My teachers and staff were really sad one day recently when they heard we were given a C grade.  Maybe the people who gave us that grade don’t see that we had almost 60% staff turnover last year and we are still enculturating our newest team members.  Maybe they don’t see how hard our students and staff work each day.  When the last teacher packs up her car in the dark parking lot, and the cleaners turn out my hallway lights, and for a moment, things are quiet, and there is time to reflect.  I reassure myself that one test on one day isn’t truly the measure of what we’re made of.  I wish I could reassure my school family of this.  But I think they know.  Because they’ll come back again early tomorrow morning for another wonderful day.

We have always been taught that a C is average.  We may be an average school in Arizona.  What makes us special are the 1,300 people that learn here every day who are so much more than average.



I am in my twentieth year of teaching and enjoy every minute of my time in the classroom. I have taught kindergarten, third grade, and currently teach fifth-grade science and social studies in Surprise, Arizona. I am an enthusiastic public school advocate. I am a National Board Certified Teacher and a Candidate Support Provider for the Arizona K12 Center, where I coach and mentor other teachers undergoing the rigorous National Board certification. I am the past president and co-founder of the Arizona National Board Certified Teacher Network and president and founder of the Arizona Chapter of the National Network of State Teachers of the Year. I am honored to be Arizona’s 2014 Teacher of the Year and appreciate having the opportunity to represent the teachers of Arizona. I love talking with and learning from other teachers around the world. I strongly believe that teacher voice in the public education dialogue is the best way to make change for the better for all students.

Comments 7

  1. Joan R. Buckley

    C is for Community! Those letters assigned to schools based on test scores just do NOT match the true humaness of the school.

  2. Jaime Festa-Daigle

    Us too! Here is what I have taken away from this, is the single letter grades we have been given representative of us? No, not at all. But it has also made me reflect on the grades we give students and what they mean as well.

  3. Alaina Adams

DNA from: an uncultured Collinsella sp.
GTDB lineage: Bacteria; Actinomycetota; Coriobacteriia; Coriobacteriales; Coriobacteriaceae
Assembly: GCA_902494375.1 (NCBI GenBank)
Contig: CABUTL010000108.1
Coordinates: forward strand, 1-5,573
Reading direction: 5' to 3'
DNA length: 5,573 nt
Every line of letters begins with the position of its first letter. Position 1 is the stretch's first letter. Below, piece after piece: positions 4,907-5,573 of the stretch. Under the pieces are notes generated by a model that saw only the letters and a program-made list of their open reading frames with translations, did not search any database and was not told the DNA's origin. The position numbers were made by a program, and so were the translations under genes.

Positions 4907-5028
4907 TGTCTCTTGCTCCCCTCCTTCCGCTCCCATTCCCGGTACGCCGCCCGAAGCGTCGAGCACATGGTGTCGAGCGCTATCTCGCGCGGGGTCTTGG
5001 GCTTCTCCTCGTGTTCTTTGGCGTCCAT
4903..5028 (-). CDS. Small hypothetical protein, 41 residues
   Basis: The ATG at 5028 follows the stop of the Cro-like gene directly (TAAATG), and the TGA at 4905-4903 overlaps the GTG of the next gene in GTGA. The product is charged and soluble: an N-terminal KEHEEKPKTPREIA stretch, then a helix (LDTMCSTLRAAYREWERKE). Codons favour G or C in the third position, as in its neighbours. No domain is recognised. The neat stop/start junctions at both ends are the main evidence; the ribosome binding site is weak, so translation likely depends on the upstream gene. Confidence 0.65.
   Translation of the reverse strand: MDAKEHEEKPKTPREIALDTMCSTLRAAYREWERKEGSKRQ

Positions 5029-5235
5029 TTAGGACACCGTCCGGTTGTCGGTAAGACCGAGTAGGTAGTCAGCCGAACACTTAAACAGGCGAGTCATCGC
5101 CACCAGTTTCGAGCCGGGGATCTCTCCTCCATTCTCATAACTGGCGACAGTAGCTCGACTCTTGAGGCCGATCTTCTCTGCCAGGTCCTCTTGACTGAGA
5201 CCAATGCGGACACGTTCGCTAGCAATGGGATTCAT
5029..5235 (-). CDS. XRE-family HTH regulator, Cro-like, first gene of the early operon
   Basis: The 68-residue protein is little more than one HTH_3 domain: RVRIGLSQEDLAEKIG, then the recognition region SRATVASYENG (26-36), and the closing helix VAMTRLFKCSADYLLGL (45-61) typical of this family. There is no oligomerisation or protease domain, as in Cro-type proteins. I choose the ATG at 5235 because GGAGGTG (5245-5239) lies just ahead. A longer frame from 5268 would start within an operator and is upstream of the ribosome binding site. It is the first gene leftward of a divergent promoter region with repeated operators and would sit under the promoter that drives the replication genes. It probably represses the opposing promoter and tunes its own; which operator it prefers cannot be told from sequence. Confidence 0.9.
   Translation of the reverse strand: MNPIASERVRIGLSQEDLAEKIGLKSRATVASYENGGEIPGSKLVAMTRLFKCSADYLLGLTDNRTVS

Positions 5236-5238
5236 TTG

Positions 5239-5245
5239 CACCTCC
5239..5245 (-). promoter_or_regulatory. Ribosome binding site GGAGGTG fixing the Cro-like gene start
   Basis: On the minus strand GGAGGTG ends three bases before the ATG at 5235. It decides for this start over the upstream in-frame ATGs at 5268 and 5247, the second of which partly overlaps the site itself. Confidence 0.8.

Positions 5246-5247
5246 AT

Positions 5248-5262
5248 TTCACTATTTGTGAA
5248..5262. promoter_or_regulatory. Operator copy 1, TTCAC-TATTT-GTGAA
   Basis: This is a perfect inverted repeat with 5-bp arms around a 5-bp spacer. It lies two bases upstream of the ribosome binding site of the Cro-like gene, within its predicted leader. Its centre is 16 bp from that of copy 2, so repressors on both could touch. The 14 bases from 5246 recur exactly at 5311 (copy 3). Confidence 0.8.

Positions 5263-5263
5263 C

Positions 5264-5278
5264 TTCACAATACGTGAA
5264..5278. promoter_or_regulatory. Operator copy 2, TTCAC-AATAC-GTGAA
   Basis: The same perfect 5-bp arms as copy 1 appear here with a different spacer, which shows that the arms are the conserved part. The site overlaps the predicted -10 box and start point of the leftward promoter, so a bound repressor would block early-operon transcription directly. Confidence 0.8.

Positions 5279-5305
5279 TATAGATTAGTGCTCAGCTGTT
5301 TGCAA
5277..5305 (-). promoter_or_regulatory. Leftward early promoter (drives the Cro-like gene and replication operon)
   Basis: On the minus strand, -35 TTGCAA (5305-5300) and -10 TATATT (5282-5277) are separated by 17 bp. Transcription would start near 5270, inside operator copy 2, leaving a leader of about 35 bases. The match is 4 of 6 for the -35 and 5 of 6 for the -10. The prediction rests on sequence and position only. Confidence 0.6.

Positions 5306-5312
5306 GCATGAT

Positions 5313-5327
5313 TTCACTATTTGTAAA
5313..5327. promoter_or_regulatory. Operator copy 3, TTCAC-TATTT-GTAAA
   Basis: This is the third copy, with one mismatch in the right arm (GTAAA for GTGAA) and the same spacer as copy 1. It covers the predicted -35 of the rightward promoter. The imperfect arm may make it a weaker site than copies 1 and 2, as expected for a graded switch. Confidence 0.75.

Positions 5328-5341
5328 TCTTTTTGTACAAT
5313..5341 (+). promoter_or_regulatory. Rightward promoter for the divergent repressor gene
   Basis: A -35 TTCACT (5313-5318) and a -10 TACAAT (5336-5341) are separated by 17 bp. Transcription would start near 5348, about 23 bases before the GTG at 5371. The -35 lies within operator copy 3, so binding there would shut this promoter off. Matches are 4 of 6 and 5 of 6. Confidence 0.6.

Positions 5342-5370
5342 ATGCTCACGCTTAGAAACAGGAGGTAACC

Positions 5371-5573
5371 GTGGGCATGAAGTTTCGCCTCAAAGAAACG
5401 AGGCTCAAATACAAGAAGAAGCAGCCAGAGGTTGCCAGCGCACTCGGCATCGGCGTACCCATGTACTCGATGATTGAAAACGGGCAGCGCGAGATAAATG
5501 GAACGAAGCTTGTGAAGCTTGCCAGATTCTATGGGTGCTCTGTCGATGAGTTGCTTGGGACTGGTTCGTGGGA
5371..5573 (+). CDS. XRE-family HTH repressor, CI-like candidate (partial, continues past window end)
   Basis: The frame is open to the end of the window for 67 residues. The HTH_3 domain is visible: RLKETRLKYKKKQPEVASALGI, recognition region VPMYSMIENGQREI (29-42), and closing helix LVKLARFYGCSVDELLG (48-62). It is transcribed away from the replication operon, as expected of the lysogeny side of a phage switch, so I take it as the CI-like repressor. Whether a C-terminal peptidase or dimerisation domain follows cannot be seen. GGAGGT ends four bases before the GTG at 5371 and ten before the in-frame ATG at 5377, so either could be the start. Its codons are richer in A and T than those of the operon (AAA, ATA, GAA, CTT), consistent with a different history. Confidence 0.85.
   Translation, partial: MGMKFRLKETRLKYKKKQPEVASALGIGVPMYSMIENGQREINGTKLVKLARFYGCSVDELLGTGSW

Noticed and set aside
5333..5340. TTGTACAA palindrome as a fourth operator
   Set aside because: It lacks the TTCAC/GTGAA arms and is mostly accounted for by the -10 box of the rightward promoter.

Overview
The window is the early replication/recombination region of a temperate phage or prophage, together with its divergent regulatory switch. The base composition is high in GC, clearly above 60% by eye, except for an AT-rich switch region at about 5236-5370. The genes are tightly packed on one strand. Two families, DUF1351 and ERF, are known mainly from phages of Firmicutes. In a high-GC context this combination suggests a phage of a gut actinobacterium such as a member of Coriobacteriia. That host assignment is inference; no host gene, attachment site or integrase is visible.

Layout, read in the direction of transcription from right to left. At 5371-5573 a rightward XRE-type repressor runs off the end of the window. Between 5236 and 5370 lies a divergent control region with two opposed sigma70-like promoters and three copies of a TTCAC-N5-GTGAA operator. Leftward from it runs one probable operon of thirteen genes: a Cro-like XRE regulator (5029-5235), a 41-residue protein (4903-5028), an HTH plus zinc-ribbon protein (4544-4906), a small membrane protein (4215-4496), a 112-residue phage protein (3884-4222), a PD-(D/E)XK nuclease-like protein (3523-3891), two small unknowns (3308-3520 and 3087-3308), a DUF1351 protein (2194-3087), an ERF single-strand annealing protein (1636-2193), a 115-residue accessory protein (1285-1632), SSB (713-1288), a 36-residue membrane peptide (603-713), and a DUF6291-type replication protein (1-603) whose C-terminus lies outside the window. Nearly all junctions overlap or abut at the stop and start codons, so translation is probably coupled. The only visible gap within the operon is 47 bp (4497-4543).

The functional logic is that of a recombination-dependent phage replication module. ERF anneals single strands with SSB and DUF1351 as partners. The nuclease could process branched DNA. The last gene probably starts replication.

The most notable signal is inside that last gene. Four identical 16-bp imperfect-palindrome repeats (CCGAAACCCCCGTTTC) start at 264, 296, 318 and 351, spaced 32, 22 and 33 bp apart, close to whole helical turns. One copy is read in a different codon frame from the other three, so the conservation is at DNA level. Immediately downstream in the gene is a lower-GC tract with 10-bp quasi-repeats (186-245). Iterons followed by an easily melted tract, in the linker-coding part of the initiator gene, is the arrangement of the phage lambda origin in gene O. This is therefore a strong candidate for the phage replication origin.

Imagine going from a D school to a C school… though the letter isn’t defining… spending years on a D status while things were frozen and the legislature was trying to figure out how to recalculate things was rough. Thankfully, we are a C school now – though we know it does not even begin to measure our worth, it has gone a long way for morale after the past few years. I swear it’s like the Scarlet Letter… but maybe this lit-geek-teacher at heart is just too caught up in our American historical roots… Waiting to see if they toss me in a pond to see if I float too. :)

  4. Jess Ledbetter

    Love, love, LOVE this. If it were up to me, this post would go viral! AZ state leaders should be ashamed of the damaging practice of labeling schools (and determining funding!!!) based on high stakes test scores that are more indicative of the neighborhood’s SES scores than teacher effectiveness. A few years ago, I worked at a school that increased a letter grade. There was epic celebration…until the next year when we returned to the lower score. I’ve never seen such a morale depletion in my life. Now, I work at a school where our letter grade dropped this year. Sadness spread like a virus. I’ve been really committed to making sure staff don’t let the lower grade define or demoralize us. According to Berliner & Glass (2014), teachers/schools can only control 10% of each student’s test score. The rest is tied to predetermined factors like home life. Tying a school’s identity to these scores is maddening. And I think it contributes to teacher attrition because teachers are so confused why they have “good” score and “bad” score years when they are teaching their butts off and getting better each year. AZ school advocates must speak out against this ridiculous and shameful practice. I love how you are contributing to this dialogue!!!